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Banking and financial services Banks are looking at insurance and funeral policies.


he financial-services industry contributes 21% to Gauteng’s gross domestic product. The revitalised African Bank, which was put under curatorship in 2014 by the Reserve Bank, is making a play for new customers with an interesting offering that does not rely so much on digital wizardry as on presenting the customer with enhanced banking facilities. African Bank has created an account that allows up to five additional accounts to be created in the name of the main account. Fees are only charged for drawing cash or at the time of a transaction. There are no monthly fees for any of the accounts which can be either for saving or transactional. Each user has his or her own card and monies can be moved between accounts, ideal for families. Sanlam has entered two partnerships in the insurance market. African Rainbow Life has launched life cover policies in the low and middle-income market, in association with Sanlam and African Rainbow Capital. Sanlam is also in a venture with Capitec. Financial Mail quoted Capitec CEO Gerrie Fourie in 2019 saying that the bank was selling 3 000 funeral policies a day. In 2017 Tyme Digital received a licence to run a bank. By early 2019, TymeBank was available in 500 Pick n Pay and Boxer stores and more than 50 000 customers around South Africa had an account. Second to market among the country’s new banks was Discovery Bank, which officially launched in March 2019. Discovery Bank applies the behavioural model it uses in its health business to reward good financial behaviour. The decision by pharmaceutical giant Aspen Pharmacare to conduct a second listing on one of South Africa’s newest exchanges, A2X, suggests good timing by the people behind the latest trend in the country’s financial services sector.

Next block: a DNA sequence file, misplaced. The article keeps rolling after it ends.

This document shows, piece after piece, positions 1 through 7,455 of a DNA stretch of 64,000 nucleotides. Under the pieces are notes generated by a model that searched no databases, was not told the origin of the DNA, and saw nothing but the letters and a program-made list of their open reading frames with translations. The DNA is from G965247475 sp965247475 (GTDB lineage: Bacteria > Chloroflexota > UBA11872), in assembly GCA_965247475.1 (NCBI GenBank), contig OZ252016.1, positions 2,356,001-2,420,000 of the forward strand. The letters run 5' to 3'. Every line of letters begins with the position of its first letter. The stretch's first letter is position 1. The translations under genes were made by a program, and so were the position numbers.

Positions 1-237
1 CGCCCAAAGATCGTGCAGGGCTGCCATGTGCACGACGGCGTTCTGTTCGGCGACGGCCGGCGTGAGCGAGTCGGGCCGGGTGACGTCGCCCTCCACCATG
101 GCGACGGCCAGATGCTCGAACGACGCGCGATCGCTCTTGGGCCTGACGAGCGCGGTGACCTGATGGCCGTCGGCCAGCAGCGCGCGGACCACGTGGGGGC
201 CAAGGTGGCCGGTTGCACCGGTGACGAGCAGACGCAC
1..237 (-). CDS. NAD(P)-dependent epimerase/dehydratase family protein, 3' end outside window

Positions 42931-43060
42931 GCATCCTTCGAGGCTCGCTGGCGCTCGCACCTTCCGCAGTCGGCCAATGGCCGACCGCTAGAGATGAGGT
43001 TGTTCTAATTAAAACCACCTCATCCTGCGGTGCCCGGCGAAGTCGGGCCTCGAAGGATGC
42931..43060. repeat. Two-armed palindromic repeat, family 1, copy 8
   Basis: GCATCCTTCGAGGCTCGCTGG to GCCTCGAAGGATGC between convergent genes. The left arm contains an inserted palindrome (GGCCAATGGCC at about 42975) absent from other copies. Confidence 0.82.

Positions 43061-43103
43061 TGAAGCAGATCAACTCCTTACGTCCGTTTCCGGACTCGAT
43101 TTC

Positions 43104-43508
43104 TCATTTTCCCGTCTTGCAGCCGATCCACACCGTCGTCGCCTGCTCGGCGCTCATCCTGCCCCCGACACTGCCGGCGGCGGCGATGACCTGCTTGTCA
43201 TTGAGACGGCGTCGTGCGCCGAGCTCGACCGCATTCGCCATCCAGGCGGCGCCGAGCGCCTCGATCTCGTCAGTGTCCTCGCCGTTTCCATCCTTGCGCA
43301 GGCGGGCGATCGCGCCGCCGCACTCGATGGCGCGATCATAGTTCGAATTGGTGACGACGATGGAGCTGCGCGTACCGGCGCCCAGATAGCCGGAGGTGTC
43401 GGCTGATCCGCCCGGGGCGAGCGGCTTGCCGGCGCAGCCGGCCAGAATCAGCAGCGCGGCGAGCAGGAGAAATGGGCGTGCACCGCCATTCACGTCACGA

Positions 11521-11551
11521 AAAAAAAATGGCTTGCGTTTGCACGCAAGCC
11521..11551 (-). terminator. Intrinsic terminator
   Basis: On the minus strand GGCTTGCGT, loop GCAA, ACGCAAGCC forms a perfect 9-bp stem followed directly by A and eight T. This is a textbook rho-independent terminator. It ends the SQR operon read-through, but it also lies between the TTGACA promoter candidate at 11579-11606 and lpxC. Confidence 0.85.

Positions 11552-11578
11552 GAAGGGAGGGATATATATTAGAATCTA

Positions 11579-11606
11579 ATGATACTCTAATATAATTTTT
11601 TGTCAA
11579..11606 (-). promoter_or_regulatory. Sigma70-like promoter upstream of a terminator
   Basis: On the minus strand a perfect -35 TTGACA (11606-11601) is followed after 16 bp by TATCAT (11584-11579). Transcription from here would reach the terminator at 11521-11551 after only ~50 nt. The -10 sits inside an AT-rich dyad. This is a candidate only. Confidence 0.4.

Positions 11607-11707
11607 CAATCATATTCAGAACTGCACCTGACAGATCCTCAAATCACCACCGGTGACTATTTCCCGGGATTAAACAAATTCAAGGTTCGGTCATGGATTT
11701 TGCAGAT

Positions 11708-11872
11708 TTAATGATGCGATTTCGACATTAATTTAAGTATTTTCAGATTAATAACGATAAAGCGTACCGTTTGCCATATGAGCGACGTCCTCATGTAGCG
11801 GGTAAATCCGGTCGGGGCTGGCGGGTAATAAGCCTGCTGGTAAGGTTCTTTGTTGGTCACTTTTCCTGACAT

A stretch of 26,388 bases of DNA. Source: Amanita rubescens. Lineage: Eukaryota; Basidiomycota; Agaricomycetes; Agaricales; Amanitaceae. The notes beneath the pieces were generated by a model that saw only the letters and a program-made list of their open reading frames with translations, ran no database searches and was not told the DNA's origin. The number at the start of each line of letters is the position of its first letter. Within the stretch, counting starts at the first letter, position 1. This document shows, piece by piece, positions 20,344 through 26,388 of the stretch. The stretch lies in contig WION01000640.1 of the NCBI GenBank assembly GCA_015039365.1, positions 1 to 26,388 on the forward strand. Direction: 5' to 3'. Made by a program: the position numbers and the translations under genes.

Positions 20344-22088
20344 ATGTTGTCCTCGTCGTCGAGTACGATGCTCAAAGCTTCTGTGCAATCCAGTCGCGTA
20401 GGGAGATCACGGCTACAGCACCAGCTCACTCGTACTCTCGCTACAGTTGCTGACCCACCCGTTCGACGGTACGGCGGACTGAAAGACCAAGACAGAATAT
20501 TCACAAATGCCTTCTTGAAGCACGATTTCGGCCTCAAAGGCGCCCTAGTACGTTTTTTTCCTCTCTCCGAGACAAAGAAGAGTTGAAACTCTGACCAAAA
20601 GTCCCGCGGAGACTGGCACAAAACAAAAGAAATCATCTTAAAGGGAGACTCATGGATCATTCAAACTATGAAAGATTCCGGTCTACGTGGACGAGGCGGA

SECTOR INSIGHT Discovery Bank is using the behavioural model pioneered by its health business. A2X has attracted nearly 20 companies in a wide range of sectors in less than two years, with a primary focus on secondary listings. Patrice Motsepe’s African Rainbow Capital is an investor in A2X. Of the four new exchanges, Equity Express Securities Exchange (EESE) trades in Black Ec o n o m i c E m p owe r m e n t (BEE) while ZARX and 4AX are targeting companies that are not listed elsewhere. ZARX has agricultural holding companies like TWK and Senwes among its first clients. The newcomers all promise to use the latest technology to make trading simpler, quicker and cheaper. The JSE is the world’s 19thbiggest exchange and nearly 400 companies are listed on the JSE or AltX, the JSE-owned exchange for smaller companies. ■

ONLINE RESOURCES Association for Savings and Investment South Africa: www.asisa.org.za Chartered Institute of Government Finance, Audit and Risk Officers: www.cigfaro.co.za Financial Sector Conduct Authority: www.fsca.co.za



Profile for Global Africa Network Media

Gauteng Business 2020-21  

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